When set up to use CloudWatch, AWS Lambda will automatically monitor and report certain metrics for Lambda Functions through Amazon CloudWatch. Within the AWS Lambda console, you can then view the logged data, as well as useful metric-based visualizations located in the monitoring console. These visualizations can help the developers make various basic determinations such as the rate at which their Lambda Functions are being invoked, and the error rate associated with their Lambda Functions; and derive performance-related insights such as the average duration for a Lambda Function, the maximum duration of an invocation for a particular Lambda Function, etc. These determinations and insights can help developers identify issues within the Lambda Functions as well as evaluate their usage over time.
When debugging an issue in almost any application, a much greater deal of information needs to be known about what’s occurring than the basic metrics mentioned above. Whether developing a Lambda Function in Python, Node.js, Java or any other supported language, additional logging is supported with the resulting log statements being sent to Amazon CloudWatch.
The following are some best practices for application logging in AWS Lambda. These tips are meant to provide organizations with the practices necessary to optimize function performance and increase application reliability in the most efficient manner possible.
Including identifying information such as the request ID in each log event can help decrease the amount of time it takes to filter and identify the root cause of an issue within the Lambda Function.
Consider the following: If we can identify the request ID associated with a particular invocation of the Lambda Function and all log events associated with this invocation have the request ID recorded as part of the entry, then it will be a straightforward process to isolate all log events associated with a particular invocation. By doing so, we add context to our logs and can simplify the process for root-cause analysis, thereby reducing the time it takes to resolve the issue.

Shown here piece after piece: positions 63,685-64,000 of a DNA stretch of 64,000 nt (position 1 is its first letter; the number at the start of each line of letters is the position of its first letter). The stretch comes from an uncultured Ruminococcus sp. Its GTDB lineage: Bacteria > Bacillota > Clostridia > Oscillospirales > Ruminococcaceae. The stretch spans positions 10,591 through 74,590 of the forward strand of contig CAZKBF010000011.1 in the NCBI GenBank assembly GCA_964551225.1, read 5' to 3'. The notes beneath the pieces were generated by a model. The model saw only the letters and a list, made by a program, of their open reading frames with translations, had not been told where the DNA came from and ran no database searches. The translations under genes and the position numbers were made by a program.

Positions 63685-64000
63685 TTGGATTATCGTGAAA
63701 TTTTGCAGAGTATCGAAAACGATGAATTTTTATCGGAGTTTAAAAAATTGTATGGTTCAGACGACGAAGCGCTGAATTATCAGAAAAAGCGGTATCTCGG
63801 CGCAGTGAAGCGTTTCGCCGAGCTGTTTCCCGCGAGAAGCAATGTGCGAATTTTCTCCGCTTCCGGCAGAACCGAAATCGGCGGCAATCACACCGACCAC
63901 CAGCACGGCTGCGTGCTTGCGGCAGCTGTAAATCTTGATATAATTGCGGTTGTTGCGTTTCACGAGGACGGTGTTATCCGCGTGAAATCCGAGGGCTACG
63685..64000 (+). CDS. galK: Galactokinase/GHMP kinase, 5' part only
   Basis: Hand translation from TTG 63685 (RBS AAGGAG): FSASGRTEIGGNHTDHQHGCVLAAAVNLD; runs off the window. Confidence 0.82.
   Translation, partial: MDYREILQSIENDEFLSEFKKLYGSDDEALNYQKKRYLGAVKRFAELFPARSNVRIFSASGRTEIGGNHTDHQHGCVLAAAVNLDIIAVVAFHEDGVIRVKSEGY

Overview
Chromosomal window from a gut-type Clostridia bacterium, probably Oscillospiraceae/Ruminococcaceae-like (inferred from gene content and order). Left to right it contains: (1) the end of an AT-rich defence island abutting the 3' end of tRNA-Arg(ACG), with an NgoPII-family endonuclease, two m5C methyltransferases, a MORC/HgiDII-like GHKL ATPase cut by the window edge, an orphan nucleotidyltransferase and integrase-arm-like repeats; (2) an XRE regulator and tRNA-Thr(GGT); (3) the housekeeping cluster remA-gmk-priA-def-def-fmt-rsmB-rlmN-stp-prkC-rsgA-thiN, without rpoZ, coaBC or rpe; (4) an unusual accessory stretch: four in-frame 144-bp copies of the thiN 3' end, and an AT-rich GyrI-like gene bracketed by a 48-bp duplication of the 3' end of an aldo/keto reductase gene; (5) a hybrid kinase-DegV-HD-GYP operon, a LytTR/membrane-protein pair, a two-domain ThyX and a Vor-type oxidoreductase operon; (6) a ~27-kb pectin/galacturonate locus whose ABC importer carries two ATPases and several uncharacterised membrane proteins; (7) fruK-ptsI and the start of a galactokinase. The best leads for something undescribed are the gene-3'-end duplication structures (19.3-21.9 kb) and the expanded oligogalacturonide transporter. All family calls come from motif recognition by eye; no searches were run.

Using consistent formatting – such as JSON – for your logs will ensure that they are easily readable by both humans and log aggregation software. This principle holds true for an application running in any environment, and serverless apps running on AWS Lambda are no exception.
By standardizing the format of your log events, you ensure that the process for filtering and querying these logs (in the inevitable instance that it is necessary to do so) will be as easy as possible. Additionally, the process for building visualizations is made simpler by utilizing a consistent format across all application logs.
For each Lambda Function, a log group is created in Amazon CloudWatch. Streaming these logs to an additional log management solution that features more advanced aggregation, filtering, and visualization capabilities can be extremely advantageous for any development organization. Logging is done in an effort to help streamline such processes as application performance analysis and incident resolution. So if the use of a management solution helps accelerate that process (and it will), then it is worth considering.
Sumo Logic represents an advanced log management solution with the capability to support consuming and managing log data from Amazon CloudWatch. With Sumo Logic, development teams will have greater capabilities in the realm of log management and visualization of log data to support collaboration and subsequent resolution of serverless application problems.